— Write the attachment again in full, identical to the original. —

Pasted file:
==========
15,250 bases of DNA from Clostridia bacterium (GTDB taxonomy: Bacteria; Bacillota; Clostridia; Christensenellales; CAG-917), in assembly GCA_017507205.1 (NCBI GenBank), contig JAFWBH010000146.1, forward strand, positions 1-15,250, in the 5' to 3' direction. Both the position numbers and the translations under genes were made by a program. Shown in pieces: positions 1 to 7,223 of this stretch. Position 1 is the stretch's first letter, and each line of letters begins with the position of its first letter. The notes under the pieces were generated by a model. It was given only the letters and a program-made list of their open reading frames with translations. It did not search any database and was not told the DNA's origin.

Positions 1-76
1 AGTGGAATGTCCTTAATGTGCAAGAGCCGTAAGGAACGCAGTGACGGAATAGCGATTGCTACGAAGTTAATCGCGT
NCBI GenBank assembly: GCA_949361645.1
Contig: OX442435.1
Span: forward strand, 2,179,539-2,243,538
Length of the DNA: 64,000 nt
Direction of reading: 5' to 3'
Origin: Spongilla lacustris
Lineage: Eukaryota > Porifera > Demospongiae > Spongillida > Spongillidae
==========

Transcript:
15,250 bases of DNA from Clostridia bacterium (GTDB taxonomy: Bacteria; Bacillota; Clostridia; Christensenellales; CAG-917), in assembly GCA_017507205.1 (NCBI GenBank), contig JAFWBH010000146.1, forward strand, positions 1-15,250, in the 5' to 3' direction. Both the position numbers and the translations under genes were made by a program. Shown in pieces: positions 1 to 7,223 of this stretch. Position 1 is the stretch's first letter, and each line of letters begins with the position of its first letter. The notes under the pieces were generated by a model. It was given only the letters and a program-made list of their open reading frames with translations. It did not search any database and was not told the DNA's origin.

Positions 1-76
1 AGTGGAATGTCCTTAATGTGCAAGAGCCGTAAGGAACGCAGTGACGGAATAGCGATTGCTACGAAGTTAATCGCGT
NCBI GenBank assembly: GCA_949361645.1
Contig: OX442435.1
Span: forward strand, 2,179,539-2,243,538
Length of the DNA: 64,000 nt
Direction of reading: 5' to 3'
Origin: Spongilla lacustris
Lineage: Eukaryota > Porifera > Demospongiae > Spongillida > Spongillidae